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National award recognizes Global Health grad for knowledge translation

MSc Global Health graduate Sherry Nesbitt

MSc Global Health graduate Sherry Nesbitt, winner of the National Collaborating Centres for Public Health Knowledge Translation Award.

By Ruth Adair, May 9, 2019

Recent MSc Global Health program graduate Sherry Nesbitt has won this year’s National Collaborating Centres for Public Health (NCCPH) Knowledge Translation Award, which recognizes graduate students in Canada for outstanding work in knowledge translation (KT).

Nesbitt’s project involved using both traditional and innovative KT activities with an ultimate goal of translating new knowledge into public health action, both nationally and internationally, that will benefit older women.

Throughout her thesis research, which focuses on experiences of social exclusion among older women in a rural Canadian context, Nesbitt has been a passionate advocate for the health needs of older women. And she hopes her research will be used to inform public health global health policy. 

“Rural women in particular face multiple exclusion from the lives they want to lead, and I was interested in learning more about those experiences,” explains Nesbitt.

Using the knowledge acquired through her research, Nesbitt is now engaging with her public health unit and local community to address emergent older adult health issues and marginalization within rural communities. She has also reached out to international counterparts working on social exclusion to expand the reach of their collective research efforts.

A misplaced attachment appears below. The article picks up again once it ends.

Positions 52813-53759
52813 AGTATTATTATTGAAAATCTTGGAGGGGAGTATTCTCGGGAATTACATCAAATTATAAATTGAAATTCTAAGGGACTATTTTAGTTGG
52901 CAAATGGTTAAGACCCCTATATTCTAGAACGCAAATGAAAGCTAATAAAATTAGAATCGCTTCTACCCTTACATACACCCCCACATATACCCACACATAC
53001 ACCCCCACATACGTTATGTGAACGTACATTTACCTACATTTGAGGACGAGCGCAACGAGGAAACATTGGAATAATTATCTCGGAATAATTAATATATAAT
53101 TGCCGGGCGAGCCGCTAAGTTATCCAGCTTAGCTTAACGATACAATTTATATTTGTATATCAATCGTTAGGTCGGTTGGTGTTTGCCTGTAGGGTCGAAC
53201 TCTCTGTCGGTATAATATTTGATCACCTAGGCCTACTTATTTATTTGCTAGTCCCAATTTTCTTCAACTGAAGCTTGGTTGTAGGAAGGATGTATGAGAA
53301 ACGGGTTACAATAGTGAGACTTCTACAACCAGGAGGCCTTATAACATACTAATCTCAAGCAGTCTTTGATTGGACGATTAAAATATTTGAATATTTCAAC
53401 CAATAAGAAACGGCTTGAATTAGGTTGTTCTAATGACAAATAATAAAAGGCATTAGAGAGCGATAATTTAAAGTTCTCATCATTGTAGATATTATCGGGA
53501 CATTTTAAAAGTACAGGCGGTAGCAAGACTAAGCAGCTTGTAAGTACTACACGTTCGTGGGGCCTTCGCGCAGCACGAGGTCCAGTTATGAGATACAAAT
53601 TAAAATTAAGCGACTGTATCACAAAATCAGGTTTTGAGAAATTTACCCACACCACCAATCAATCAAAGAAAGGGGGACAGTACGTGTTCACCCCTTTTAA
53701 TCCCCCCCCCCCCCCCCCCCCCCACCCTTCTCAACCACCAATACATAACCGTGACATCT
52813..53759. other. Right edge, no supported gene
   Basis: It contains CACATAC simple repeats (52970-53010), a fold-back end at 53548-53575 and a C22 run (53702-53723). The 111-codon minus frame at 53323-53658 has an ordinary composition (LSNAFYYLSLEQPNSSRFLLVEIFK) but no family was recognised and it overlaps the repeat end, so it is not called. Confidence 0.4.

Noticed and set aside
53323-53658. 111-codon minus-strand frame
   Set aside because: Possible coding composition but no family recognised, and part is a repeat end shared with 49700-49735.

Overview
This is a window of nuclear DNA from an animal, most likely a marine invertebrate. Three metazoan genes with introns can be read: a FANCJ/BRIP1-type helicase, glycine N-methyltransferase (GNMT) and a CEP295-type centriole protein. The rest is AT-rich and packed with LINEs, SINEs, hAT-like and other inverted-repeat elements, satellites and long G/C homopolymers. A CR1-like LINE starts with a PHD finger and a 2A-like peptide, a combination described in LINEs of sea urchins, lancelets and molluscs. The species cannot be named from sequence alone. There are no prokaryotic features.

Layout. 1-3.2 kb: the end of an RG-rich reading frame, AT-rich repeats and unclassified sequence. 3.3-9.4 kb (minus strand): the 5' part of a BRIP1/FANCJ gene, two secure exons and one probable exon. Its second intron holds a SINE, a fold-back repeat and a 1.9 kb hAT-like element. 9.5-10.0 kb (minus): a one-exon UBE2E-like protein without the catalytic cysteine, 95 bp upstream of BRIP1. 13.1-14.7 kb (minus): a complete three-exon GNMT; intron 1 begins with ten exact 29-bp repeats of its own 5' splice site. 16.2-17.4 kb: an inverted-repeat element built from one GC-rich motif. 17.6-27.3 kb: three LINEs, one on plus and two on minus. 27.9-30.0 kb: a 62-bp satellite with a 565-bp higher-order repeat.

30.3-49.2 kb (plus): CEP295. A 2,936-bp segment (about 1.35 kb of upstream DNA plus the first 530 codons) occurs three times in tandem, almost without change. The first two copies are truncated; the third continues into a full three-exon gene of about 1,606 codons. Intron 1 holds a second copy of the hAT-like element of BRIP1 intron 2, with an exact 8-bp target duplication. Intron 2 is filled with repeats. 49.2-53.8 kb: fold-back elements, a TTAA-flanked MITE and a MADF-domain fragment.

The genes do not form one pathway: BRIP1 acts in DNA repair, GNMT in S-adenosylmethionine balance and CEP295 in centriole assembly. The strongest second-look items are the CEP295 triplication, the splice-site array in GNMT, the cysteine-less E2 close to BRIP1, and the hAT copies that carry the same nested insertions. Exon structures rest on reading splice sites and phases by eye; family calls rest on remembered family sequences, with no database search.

“Beyond simply programming for participation, public health programs should focus on fostering a sense of belonging and peer connection for older women,” says Nesbitt. In addition, she says that public health practitioners should consider "unconventional channels of engagement" – such as churches or synagogues, for example – to reach otherwise more isolated older women.

Nesbitt's research also brings to light the important role that gender plays on individual experiences of illness, health and wellbeing. “Research needs to be sensitive to the ways in which gender shapes experiences,” she says.

Through her work as a Registered Nurse in public health, Nesbitt has seen firsthand the ways in which different types of knowledge are used to change practice, inform programming, and influence policy change.

“Knowledge translation plays a key role in bringing research knowledge to life and is critical to effective decision making in global health policy and practice,” explains Nesbitt, who credits the Global Health program with helping to fuel her passion for leadership to make a difference.

“The program has sustained my belief that we really can achieve a significant impact on global health,” she says. “Whether we’re conducting research or implementing health policy, it’s through our collective efforts, effective knowledge translation, and ethical strong leadership that our capacity to effect change will have the greatest impact.”

Nesbitt is one of three winners who accepted the NCCPH award on May 1 at Public Health 2019, the annual Canadian Public Health Association conference in Ottawa. She also presented her work at the NCC collaborator session.